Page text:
Dave Chappelle Releases Surprise Special ‘8:46’

Published on June 12, 2020

Today, comedian Dave Chappelle dropped a surprise Netflix special, titled 8:46, which is how long George Floyd had a cop’s knee on his throat until he died. “It’s hard to figure out what to say about George Floyd, so I’m not going to say it yet,” Chappelle says at one point. “I got to tell you, this is like the first concert in North American since all this s— happened, so like it or not, it’s history. It’s going to be in the books.”

Half-Hour Special

As the comedian says so himself, there’s not a lot of laughs in his latest special. Chappelle has more to say than to joke about. Of course, there are still some laughs, as the comic mocks the likes of Candace Owens and Lauren Ingrahm and others, but Chappelle has far more on his mind right now than setups and punchlines.

Here’s the half-hour special, titled 8:46

Almost five million people have already watched the special since Netflix released it on their youtube channel, Netflix is a Joke, earlier today. In one day alone, Chappelle’s words of wisdom have already reached so many people. 

The Death of George Floyd

The special is Chappelle’s first piece of stand up since lockdown started. Jerry Seinfeld recently said comedians are the least relevant right now, but Chappelle proves that’s not entirely true. During the special, the comedian remembers the life of George Floyd and so many others killed by the hands of cops.

At one point, Chappelle remembers his fear during the catastrophic Northridge Earthquake, before talking about the fear Floyd must’ve felt: 

“That earthquake couldn’t have been more than 35 seconds. This man kneeled on a man’s neck for eight minutes and 46 seconds! Can you imagine that? This kid thought he was going to die. He knew he was going to die. He called for his mother. He called for his dead mother. I’ve only seen that once before in my life: My father, on his deathbed, called for his grandmother.”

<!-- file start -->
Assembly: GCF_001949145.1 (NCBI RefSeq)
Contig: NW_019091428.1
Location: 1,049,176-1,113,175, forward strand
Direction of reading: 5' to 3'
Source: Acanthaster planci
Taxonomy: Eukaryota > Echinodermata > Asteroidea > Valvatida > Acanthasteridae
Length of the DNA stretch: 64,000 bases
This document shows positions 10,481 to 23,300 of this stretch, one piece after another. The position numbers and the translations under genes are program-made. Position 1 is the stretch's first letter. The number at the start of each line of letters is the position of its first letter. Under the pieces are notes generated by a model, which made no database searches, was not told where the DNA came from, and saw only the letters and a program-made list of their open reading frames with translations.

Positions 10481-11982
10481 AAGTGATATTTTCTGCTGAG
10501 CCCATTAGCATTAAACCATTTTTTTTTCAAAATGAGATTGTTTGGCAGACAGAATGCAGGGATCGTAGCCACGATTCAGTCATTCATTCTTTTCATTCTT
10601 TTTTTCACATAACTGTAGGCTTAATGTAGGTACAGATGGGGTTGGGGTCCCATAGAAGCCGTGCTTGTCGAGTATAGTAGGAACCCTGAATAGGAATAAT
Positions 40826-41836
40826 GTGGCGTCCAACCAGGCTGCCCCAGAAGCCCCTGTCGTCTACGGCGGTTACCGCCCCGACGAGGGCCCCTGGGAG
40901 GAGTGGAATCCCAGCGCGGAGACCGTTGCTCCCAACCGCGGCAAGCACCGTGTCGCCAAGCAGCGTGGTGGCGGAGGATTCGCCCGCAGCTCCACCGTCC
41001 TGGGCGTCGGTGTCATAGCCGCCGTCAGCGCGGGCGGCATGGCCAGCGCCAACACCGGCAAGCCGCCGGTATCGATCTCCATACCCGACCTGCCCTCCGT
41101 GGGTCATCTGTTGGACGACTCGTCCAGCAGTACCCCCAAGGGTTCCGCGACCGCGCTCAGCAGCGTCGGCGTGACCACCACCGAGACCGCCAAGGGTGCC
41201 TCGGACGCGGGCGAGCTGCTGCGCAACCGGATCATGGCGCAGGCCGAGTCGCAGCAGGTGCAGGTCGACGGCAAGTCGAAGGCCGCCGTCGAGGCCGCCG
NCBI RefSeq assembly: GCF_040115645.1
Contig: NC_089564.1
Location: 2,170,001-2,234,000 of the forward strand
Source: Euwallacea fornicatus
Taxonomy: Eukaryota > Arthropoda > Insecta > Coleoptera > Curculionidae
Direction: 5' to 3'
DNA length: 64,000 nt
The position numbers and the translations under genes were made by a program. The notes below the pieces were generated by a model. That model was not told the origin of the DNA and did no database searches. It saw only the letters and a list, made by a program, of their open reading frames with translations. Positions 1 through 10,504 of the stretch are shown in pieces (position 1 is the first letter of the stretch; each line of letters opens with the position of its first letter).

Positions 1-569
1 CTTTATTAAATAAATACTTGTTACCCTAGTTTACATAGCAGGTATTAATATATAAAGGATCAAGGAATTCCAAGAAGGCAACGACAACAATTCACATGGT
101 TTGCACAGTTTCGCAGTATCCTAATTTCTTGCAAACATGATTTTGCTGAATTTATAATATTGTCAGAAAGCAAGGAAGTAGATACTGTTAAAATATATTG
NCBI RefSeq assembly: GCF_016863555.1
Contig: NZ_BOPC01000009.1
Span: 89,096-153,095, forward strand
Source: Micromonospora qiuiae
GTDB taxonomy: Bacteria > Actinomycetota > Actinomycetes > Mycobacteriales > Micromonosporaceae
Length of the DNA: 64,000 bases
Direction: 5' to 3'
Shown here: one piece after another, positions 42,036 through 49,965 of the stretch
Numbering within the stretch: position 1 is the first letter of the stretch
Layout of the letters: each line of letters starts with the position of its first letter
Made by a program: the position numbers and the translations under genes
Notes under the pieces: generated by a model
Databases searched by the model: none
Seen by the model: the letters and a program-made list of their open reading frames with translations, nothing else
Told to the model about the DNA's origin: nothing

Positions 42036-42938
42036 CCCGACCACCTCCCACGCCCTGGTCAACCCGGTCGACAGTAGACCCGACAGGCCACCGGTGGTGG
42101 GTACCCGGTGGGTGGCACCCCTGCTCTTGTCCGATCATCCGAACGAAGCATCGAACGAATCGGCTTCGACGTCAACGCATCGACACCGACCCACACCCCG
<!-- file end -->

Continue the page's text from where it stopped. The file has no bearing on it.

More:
Blasts Don Lemon and Candace Owens

In response to the death of George Floyd and Black Lives Matter protests, CNN anchor Don Lemon asked, “What are celebrities doing?” It was a strange question, as if celebs are very pertinent to discuss at this time in history. It was odd, but not the first time Lemon focused on celebrities and not the real world news. Well, Chappelle had something to say about Lemon’s comments:

“Answer me: Do you want to see a celebrity right now? ‘Do we give a f–k what Ja Rule thinks?’ Does it matter about celebrity? No. This is the streets talking for themselves. They don’t need me right now. I kept my mouth shut. And I’ll still keep my mouth shut. But don’t think that my silence is complicit.”

While celebrities are putting themselves out there, sincerely or self-importantly, Chappelle’s perspective is far more honest, welcomed, and less PR-proofed. And the Ja Rule line is fantastic. The special isn’t without Chappelle’s razor-sharp lines, the kind only he could think of to say. 

Chappelle went on to spectacularly roast the right-wing media personality, Candace Owens, whose words about George Floyd have been all-around ugly and awful. Here’s Chappelle’s thoughts on Owens:

“Candace Owens, that rotten b—-, she’s the worst. I can’t think of a worse way to make money. She’s the most articulate idiot I’ve ever seen in my f—ing life.”

Chappelle is a Master Performer

Chappelle is one of the few comics out there that’s highly enjoyable to listen to when he’s just talking, not just joking around. Similar to segments from The Bird Revelation, Chappelle knows how to keep an audience’s attention without any levity whatsoever. The word choices, inflictions, all of it, he’s such a master performer. 8:46 features some of the most powerful words Chappelle has ever spoken on stage, at least captured and released as a special. After his more jokey and mean-spirited Netflix special, Sticks & Stones, the contemplative and thoughtful side of Chappelle as a performer is welcomed.

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Jack Giroux is a Staff Writer at Grit Daily. Based in Los Angeles, he is an entertainment journalist who's previously written for Thrillist, Slash Film, Film School Rejects, and The Film Stage.

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